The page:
Lawyers on both sides are expected back in court on Feb. 25 to seek final approval of the settlement. Because of the number and size of institutional investors that opted out, the value of the settlement was reduced to $601.5 million. Lead plaintiffs’ counsel Labaton Sucharow also cut back its request for attorney fees by nearly $1 million. But both sides insist that the deal remains fair and reasonable. In the revised agreement, the parties set aside $22.5 million for Countrywide to use as payment to resolve future settlements with the opt-out funds, according to court documents. They also point to a recent settlement between the U.S. Securities and Exchange Commission and three former senior executives of Countrywide that will provide an additional $48.1 million to shareholders in the class action.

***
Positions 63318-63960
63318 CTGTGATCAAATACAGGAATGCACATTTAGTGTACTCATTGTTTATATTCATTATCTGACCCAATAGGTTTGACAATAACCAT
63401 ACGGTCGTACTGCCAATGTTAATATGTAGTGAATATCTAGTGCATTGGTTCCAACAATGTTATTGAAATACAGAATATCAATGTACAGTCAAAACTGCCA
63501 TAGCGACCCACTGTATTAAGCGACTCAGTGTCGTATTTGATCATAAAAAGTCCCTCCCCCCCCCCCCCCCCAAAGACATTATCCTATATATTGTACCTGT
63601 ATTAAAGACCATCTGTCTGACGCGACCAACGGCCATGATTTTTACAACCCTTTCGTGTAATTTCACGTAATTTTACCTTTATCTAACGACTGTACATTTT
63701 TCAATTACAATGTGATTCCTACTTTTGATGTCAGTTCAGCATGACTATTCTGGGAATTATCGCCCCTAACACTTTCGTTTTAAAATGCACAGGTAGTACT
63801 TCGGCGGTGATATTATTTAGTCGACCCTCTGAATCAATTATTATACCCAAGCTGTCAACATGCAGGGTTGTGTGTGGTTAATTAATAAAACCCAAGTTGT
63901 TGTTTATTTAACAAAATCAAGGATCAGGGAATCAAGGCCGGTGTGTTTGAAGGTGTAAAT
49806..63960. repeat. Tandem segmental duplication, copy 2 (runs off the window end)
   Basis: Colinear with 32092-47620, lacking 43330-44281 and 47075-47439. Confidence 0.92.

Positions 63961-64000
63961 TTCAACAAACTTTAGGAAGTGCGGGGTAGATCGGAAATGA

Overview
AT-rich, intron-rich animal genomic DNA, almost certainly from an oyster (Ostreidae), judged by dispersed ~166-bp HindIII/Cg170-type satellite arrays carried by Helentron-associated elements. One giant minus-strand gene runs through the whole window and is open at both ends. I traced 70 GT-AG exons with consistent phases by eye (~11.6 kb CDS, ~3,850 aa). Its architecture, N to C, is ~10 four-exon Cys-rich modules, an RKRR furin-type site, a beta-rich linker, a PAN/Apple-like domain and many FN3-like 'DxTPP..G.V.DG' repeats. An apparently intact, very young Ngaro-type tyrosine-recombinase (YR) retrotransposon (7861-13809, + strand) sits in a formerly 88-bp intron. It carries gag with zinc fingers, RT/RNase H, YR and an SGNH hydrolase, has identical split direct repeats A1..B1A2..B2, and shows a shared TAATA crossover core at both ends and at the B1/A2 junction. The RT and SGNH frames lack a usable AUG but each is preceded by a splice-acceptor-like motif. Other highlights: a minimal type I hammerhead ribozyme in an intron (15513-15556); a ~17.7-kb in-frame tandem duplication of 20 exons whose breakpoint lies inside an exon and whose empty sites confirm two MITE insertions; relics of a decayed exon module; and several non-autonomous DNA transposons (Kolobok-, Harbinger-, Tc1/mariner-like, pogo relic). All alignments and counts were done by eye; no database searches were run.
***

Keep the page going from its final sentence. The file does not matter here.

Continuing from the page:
Meanwhile, at least three of the institutional investors that opted out of the settlement, including funds for the states of Michigan and Oregon, filed separate lawsuits against Countrywide last month. They argue that the proposed settlement would not have adequately compensated them for the losses they incurred.
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